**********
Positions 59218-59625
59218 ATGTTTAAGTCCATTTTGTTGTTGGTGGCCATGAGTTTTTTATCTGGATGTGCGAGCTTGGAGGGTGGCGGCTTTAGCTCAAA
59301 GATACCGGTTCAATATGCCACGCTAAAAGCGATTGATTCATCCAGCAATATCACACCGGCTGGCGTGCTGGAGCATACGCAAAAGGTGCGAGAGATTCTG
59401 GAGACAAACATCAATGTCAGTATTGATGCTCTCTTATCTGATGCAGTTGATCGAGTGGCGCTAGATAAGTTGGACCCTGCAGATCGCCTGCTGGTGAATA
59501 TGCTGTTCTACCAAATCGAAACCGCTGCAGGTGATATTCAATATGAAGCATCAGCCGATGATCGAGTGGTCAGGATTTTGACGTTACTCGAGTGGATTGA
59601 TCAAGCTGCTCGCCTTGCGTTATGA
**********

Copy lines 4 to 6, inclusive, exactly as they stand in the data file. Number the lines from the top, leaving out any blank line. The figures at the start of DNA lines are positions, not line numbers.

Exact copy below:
59401 GAGACAAACATCAATGTCAGTATTGATGCTCTCTTATCTGATGCAGTTGATCGAGTGGCGCTAGATAAGTTGGACCCTGCAGATCGCCTGCTGGTGAATA
59501 TGCTGTTCTACCAAATCGAAACCGCTGCAGGTGATATTCAATATGAAGCATCAGCCGATGATCGAGTGGTCAGGATTTTGACGTTACTCGAGTGGATTGA
59601 TCAAGCTGCTCGCCTTGCGTTATGA